Put a gallon zip-close bag in the top of the jar and add cold water. Press down inside the bag to firmly seal the bag around the edges of the jar and to remove all air bubbles. Fill the bag with about a quart of water (if there is room enough) and seal the bag. Leave on the back of the counter, or someplace cool, dry and out of direct sun for one week and up to two weeks. Add water to the zip-close bag if needed. After about one week, carefully remove the bag of water, and taste your kraut. If you want it to ferment more, just put the bag back in (you may want to rinse it off and refill it), refit the bag pressing down to seal it around the edges of the jar, top off the water and seal, and let it go another week. This kraut was good to go for me in just 1 week.
Put the kraut into smaller jars and store it in the fridge. Eat the kraut fresh; it is best eaten in the first few months, however it will keep in the fridge for up to a year.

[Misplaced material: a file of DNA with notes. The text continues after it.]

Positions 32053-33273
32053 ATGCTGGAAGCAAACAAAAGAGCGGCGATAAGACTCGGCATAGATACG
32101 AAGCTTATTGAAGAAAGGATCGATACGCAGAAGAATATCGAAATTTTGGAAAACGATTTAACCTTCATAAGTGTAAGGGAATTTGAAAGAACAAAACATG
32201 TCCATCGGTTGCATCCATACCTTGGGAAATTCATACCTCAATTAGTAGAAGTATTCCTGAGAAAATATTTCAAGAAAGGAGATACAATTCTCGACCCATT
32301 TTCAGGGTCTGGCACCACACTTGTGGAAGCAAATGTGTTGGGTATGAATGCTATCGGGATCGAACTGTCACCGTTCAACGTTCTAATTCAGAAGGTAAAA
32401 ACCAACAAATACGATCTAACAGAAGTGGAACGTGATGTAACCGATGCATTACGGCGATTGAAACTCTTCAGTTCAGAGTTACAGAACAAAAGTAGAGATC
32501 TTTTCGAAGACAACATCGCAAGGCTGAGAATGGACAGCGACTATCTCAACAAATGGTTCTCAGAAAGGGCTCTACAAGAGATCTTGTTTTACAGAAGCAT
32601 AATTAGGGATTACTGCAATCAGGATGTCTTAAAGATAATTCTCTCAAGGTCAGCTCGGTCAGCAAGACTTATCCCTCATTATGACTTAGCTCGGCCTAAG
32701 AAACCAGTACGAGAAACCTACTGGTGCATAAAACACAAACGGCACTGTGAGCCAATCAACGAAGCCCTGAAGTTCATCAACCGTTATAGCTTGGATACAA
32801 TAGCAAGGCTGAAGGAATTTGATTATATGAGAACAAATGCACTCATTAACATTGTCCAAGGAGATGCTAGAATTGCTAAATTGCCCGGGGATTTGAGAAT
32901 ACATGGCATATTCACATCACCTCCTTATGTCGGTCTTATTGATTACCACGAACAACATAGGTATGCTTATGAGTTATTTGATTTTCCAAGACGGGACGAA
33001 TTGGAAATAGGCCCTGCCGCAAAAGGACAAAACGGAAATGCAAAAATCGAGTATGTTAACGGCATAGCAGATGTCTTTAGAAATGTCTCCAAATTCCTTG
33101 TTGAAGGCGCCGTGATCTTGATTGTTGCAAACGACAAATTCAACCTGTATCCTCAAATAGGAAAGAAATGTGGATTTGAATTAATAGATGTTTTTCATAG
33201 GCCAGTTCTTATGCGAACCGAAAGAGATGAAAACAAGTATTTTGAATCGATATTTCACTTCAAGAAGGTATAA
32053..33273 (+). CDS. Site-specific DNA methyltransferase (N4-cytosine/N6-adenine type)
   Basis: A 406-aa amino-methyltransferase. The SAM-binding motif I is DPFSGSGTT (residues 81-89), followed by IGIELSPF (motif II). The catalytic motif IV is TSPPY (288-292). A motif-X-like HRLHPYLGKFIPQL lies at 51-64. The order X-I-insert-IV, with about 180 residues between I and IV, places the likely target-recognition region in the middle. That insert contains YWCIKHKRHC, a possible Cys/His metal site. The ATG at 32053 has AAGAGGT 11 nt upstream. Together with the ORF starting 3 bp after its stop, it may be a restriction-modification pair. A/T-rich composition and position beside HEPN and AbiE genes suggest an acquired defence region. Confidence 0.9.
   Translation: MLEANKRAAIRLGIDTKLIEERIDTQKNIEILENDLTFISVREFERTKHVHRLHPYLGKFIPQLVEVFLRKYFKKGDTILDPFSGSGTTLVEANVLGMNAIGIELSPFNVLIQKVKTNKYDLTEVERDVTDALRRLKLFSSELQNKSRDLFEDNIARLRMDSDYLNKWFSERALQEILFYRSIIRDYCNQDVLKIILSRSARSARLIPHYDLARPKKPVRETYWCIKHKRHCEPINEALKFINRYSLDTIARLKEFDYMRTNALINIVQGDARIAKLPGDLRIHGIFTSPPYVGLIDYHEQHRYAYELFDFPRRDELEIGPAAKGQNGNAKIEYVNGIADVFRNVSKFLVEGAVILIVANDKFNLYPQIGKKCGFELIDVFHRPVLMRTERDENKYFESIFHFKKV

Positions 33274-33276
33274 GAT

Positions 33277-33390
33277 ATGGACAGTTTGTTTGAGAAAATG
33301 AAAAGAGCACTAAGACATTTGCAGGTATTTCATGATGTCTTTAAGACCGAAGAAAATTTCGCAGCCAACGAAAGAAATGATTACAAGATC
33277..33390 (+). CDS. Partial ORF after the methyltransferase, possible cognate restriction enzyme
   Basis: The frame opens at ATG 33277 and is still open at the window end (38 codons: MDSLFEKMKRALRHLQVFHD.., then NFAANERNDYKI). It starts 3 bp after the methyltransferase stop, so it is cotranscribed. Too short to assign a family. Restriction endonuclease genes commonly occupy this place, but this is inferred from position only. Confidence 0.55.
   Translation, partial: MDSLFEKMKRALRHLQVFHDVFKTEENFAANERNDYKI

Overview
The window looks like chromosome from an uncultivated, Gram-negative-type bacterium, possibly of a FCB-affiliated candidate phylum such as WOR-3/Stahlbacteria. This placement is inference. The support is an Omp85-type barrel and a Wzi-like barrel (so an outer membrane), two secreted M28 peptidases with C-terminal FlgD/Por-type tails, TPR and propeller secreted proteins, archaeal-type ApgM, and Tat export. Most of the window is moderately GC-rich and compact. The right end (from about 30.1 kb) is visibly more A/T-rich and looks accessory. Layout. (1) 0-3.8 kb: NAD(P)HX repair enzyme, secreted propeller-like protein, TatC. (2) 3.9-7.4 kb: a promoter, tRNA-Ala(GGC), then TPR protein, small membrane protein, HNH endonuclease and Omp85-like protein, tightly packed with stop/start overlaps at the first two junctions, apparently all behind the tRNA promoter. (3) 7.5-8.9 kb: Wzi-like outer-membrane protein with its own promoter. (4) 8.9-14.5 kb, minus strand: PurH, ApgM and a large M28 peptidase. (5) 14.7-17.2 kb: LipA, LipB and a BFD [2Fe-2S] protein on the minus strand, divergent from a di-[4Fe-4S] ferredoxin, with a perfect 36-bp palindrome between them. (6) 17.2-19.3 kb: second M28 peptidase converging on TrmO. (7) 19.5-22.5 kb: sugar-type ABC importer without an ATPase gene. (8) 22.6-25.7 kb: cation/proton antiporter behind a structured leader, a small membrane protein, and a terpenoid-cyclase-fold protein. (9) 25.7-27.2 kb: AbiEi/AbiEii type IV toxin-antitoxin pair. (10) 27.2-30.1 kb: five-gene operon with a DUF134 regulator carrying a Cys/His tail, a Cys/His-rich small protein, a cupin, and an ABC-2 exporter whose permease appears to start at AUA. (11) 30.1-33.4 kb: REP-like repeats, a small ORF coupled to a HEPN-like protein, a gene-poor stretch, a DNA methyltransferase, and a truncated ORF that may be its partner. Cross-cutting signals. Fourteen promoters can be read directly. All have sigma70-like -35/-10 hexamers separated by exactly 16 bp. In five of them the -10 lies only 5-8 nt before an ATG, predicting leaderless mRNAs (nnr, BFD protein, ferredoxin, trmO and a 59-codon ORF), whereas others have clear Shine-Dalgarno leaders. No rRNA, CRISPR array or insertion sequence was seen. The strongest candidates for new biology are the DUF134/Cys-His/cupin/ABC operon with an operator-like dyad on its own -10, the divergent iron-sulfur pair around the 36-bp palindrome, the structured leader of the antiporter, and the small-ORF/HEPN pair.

The last photo here is of the handsome and wonderful seed display in the Herb Shop at the OFC created by Vicki Gorrell and her husband Larry did the woodworking. The garden gals at the Ozark Folk Center work hard year round keeping the plants in the arbor and the gardens looking good; and when there is seed or flowerheads to gather, they do that too. Then in their spare time they winnow the seeds and dry the flowers in a dehydrator and pack them into jars, which they sell by the 1/4 teaspoonful and put into little paper envelopes. The seeds are from organically grown local plants, tried and true–there is an amazing selection–and they are a good deal. They also have some dried herbs for sale too, both culinary and medicinal. Way to go garden galpals!